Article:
There are two types of motions to dismiss for lack of subject matter jurisdiction: a facial attack and a factual attack. Thornhill Publ'g Co. v. Gen. Tel. & Elec. Corp., 594 F.2d 730, 733 (9th Cir. 1979). Thus, a party may either make an attack on the allegations of jurisdiction contained in the nonmoving party's complaint, or may challenge the existence of subject matter jurisdiction in fact, despite the formal sufficiency of the pleadings. Id.

         When a party makes a facial attack on a complaint, the attack is unaccompanied by supporting evidence, and it challenges jurisdiction based solely on the pleadings. Safe Air for Everyone v. Meyer, 373 F.3d 1035, 1039 (9th Cir. 2004). If the motion to dismiss constitutes a facial attack, the Court must consider the factual allegations of the complaint to be true, and determine whether they establish subject matter jurisdiction. Savage v. Glendale High Union Sch. Dist. No. 205, 343 F.3d 1036, 1039 n.1 (9th Cir. 2003). In the case of a facial attack, the motion to dismiss is granted only if the nonmoving party fails to allege an element necessary for subject matter jurisdiction. Id . However, in the case of a facial attack, district courts "may review evidence beyond the complaint without converting the motion to dismiss into a motion for summary judgment." Safe Air for Everyone, 373 F.3d at 1039.

         In the case of a factual attack, "no presumptive truthfulness attaches to plaintiff's allegations." Thornill, 594 F.2d at 733 (internal citation omitted). The party opposing the motion has the burden of proving that subject matter jurisdiction does exist, and must present any necessary evidence to satisfy this burden. St. Clair v. City of Chico, 880 F.2d 199, 201 (9th Cir. 1989). If the plaintiff's allegations of jurisdictional facts are challenged by the adversary in the appropriate manner, the plaintiff cannot rest on the mere assertion that factual issues may exist. Trentacosta v. Frontier P. Aircraft Ind., Inc., 813 F.2d 1553, 1558 (9th Cir. 1987) (quoting Exch. Nat'l Bank of Chi. v. Touche Ross & Co., 544 F.2d 1126, 1131 (2d Cir. 1976)). Furthermore, the district court may review any evidence necessary, including affidavits and testimony, in order to determine whether subject matter jurisdiction exists. McCarthy v. United States, 850 F.2d 558, 560 (9th Cir. 1988); Thornhill, 594 F.2d at 733. If the nonmoving party fails to meet its burden and the court determines that it lacks subject matter jurisdiction, the court must dismiss the action. Fed.R.Civ.P. 12(h)(3).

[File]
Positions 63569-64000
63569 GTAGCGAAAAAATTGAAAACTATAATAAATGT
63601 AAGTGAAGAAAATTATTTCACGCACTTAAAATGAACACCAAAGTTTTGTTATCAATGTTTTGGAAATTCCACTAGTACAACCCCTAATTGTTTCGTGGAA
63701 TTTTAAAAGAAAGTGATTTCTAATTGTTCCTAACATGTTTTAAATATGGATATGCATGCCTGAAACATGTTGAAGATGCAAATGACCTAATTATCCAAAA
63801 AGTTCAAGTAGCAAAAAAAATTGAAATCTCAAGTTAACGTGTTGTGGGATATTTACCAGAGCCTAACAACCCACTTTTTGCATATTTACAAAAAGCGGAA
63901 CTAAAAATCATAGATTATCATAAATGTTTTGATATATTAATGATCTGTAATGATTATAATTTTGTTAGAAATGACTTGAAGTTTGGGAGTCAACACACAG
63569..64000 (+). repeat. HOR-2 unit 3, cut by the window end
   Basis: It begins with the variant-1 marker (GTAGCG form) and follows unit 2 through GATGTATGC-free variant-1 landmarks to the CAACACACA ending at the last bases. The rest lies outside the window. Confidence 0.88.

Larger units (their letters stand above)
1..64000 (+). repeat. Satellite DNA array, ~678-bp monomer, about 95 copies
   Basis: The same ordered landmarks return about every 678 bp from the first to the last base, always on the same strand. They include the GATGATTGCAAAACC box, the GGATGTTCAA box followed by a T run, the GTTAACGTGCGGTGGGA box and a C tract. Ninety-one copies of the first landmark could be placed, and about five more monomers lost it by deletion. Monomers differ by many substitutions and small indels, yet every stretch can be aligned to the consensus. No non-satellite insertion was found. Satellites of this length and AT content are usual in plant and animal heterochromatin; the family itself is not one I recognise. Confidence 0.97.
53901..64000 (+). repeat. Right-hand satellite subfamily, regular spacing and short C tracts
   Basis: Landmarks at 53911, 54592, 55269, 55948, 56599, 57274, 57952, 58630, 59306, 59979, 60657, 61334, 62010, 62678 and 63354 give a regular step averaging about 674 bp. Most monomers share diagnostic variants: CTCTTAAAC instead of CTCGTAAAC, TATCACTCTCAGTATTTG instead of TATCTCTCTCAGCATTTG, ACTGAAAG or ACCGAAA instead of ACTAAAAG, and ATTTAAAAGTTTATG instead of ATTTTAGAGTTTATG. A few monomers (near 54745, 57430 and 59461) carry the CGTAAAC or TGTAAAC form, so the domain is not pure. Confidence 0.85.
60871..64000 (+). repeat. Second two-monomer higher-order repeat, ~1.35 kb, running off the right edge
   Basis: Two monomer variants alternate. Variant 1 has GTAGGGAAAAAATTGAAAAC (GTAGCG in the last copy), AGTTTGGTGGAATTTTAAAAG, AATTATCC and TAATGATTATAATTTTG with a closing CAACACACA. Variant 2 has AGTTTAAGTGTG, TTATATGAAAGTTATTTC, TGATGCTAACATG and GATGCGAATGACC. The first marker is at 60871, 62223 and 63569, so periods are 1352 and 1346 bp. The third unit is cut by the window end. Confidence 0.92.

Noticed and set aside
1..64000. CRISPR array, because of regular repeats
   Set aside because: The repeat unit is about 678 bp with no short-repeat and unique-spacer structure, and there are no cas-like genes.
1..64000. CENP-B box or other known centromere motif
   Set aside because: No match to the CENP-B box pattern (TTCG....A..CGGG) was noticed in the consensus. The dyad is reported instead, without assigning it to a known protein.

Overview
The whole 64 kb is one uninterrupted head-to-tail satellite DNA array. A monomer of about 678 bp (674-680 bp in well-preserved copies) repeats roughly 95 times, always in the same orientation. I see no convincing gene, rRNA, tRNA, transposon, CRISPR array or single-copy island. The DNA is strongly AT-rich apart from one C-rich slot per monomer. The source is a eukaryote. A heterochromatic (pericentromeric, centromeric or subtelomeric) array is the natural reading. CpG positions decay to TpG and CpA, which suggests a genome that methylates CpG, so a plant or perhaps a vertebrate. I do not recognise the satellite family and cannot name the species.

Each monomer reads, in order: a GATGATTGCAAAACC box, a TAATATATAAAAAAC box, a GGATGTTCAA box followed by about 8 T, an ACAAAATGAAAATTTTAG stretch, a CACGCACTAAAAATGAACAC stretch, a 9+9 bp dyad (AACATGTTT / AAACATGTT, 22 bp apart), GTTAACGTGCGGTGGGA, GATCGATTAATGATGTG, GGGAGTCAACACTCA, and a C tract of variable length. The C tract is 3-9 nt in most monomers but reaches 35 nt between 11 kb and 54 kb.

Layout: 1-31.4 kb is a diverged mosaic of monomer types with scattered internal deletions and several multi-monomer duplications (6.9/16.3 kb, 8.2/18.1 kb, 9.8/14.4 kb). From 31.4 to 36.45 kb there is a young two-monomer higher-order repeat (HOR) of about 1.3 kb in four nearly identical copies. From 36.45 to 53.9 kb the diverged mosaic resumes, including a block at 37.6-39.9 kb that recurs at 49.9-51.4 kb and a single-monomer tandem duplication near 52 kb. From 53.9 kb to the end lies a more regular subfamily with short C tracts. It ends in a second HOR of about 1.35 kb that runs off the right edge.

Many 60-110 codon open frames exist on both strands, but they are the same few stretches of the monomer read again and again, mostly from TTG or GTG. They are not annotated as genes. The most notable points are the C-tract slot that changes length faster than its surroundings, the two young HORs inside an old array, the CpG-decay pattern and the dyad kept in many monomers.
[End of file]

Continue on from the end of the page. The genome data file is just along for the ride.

A court granting a motion to dismiss a complaint must then decide whether to grant leave to amend. Leave to amend should be "freely given" where there is no "undue delay, bad faith or dilatory motive on the part of the movant, ... undue prejudice to the opposing party by virtue of allowance of the amendment, [or] futility of the amendment...." Foman v. Davis, 371 U.S. 178, 182 (1962); Eminence Capital, LLC v. Aspeon, Inc., 316 F.3d 1048, 1052 (9th Cir. 2003) (listing the Foman factors as those to be considered when deciding whether to grant leave to amend). Not all of these factors merit equal weight. Rather, "the consideration of prejudice to the opposing party... carries the greatest weight." Id . (citing DCD Programs, Ltd. v. Leighton, 833 F.2d 183, 185 (9th Cir. 1987)). Dismissal without leave to amend is proper only if it is clear that "the complaint could not be saved by any amendment." Intri-Plex Techs. v. Crest Group, Inc., 499 F.3d 1048, 1056 (9th Cir. 2007) (citing In re Daou Sys., Inc., 411 F.3d 1006, 1013 (9th Cir. 2005); Ascon Props., Inc. v. Mobil Oil Co., 866 F.2d 1149, 1160 (9th Cir. 1989) ("Leave need not be granted where the amendment of the complaint... constitutes an exercise in futility....")).


         It is undisputed that Williams is a citizen of California and HMIC is a citizen of Illinois. To satisfy jurisdiction based on diversity of citizenship, the amount in controversy here must exceed the sum of $75, 000. See 28 U.S.C. ยง 1332. If the amount is unclear, the party invoking jurisdiction must demonstrate, by a preponderance of the evidence, that the jurisdictional threshold is in fact met. Valdez v. Allstate Ins. Co., 372 F.3d 1115, 1118 (9th Cir. 2004) (citing Matheson v. Progressive Specialty Ins. Co., 319 F.3d 1089, 1090 (9th Cir. 2003)); see Gaus v. Miles Inc., 980 F.2d 564, 567 (holding the plaintiff's conclusory request for the jurisdictional requirement was insufficient because he plaintiff "offered no facts whatsoever to support" the court's jurisdiction). If ...